Getting lost while hunting could be a big problem. I have never been ‘LOST’ while hunting but the rest of the world has been seriously misplaced a couple of times.
While living and teaching in Iowa, Frenchy and I spent a lot of time afield. Getting lost wasn’t a problem at all. Iowa’s land was surveyed using the ‘Rectangular Land Survey’ method which set parcels of land into one square mile sections. Most of these ‘sections’ had mile roads on all four sides so all one had to do was to walk a mile or two in a straight line and you’d come out on a road. Besides that, there weren’t many hills in central Iowa where I taught and dogs had a hard time finding a tree to lift its leg next to.
While teaching at three different locations in Minnesota, getting lost didn’t pose a problem either. Again the land was surveyed using the Rectangular Method, but roads didn’t always run every mile. Minnesota had two things that would throw some hunters for a loop. Besides all the trees, especially in the northern part of the state, it has 10,000 plus lakes one must circumvent. You had to work to get lost.
Teaching at both Langford and Watertown in South Dakota, getting lost wasn’t a problem either. We lived 14 miles from Langford and during the fall and winter I ran a trap line to and from school. My travel routes were across sections, down dirt roads, around sloughs, etc. I only had to use a road the last mile into town. The Pickle Queen would ask which route I took to come home, and I had a hard time remembering as it all depended on how many sets I had to remake as to which routes I would take. Hunting around Watertown wasn’t bad either. Again, using the same survey system as Iowa and Minnesota had, roads were almost every mile except for around he lakes that dotted the landscape.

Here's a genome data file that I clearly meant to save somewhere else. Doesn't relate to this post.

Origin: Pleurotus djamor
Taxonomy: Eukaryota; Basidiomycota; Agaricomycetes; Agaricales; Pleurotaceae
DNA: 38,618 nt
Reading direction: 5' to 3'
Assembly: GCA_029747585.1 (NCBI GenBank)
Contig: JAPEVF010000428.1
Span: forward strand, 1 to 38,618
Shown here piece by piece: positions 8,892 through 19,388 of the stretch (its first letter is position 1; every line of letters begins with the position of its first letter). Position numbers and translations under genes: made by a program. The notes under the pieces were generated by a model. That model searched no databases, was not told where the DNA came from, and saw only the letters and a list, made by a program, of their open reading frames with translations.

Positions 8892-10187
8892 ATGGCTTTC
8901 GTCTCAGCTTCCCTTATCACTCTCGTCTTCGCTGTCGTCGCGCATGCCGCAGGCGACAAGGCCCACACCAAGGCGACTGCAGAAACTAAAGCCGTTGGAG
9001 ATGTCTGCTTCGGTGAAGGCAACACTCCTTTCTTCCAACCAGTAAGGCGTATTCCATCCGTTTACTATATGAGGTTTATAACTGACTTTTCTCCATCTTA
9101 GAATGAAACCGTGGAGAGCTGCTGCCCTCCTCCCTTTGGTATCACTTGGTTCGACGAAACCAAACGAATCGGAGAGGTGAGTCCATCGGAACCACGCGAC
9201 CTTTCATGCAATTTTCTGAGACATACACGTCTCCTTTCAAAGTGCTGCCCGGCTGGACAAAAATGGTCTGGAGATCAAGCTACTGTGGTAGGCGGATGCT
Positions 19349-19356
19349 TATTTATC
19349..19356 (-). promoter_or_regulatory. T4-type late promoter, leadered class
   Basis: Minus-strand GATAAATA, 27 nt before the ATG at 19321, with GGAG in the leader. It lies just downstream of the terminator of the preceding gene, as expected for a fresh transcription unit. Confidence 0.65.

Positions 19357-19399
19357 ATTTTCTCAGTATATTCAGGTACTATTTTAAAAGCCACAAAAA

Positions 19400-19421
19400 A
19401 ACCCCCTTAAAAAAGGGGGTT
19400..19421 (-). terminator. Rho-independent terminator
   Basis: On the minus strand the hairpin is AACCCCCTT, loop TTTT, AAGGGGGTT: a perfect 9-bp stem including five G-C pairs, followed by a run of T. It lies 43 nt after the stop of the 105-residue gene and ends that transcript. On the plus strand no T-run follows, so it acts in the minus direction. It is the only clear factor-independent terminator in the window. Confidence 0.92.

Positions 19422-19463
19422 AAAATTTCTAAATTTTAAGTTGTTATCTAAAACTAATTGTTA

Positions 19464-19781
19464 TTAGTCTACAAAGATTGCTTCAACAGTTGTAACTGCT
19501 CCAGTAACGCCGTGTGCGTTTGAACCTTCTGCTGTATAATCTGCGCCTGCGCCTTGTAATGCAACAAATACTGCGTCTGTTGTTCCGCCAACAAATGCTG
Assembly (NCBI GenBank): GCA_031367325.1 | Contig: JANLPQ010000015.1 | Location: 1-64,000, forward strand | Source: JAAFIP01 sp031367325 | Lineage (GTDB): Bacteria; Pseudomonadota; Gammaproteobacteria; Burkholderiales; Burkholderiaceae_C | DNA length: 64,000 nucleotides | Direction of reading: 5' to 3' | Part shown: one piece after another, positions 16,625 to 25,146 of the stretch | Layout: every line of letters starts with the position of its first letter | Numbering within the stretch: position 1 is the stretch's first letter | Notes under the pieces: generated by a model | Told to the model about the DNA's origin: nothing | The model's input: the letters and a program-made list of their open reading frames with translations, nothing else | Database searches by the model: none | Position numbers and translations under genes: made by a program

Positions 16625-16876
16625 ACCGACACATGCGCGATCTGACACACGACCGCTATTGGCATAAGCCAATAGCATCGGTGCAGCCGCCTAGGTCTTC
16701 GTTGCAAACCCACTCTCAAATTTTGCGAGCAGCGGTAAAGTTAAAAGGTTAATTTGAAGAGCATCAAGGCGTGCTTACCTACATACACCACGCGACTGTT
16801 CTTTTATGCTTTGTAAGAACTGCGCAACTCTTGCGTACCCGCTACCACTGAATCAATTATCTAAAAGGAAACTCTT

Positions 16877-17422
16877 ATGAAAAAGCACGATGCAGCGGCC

Moving out here to Virginia has proven to be quite different. As I had said when I started Life On The Massanutten, we live at the end of a 14 mile road. I use the word ‘road’ rather loosely. It’s one way in and the same one way back out. There are a few side roads about a mile or two long but they all end without going anyplace. We’ve tried a few out and were lucky to get back to the main road as finding a place to turn around are far and few between. There are thousands upon thousands of acres full of ravines, hollers, hills, dales, creeks, etc. Getting lost out here would be no problem at all.
We’ll have been out here 6 years come the middle of November. When Catfish found out that I was an avid hunter and trapper he felt obligated to tell me about an episode he had experienced. He had been hunting these woods for many years and felt that he could go anywhere on the Massanutten and find his way back home without blinking an eye. He was hunting deer so was in full hunting regalia carrying his favorite hunting rifle. Suddenly he dropped the rifle he had been dragging, stumbled forward and through his arms around a man who had emerged from a patch of timber. and cried, “I’ve been lost for two days, and am I glad to see you!”
“What are you so glad about?” mumbled the man. “I’ve been lost for a week!”
Message taken. I’m careful where I trod.
Keep your fork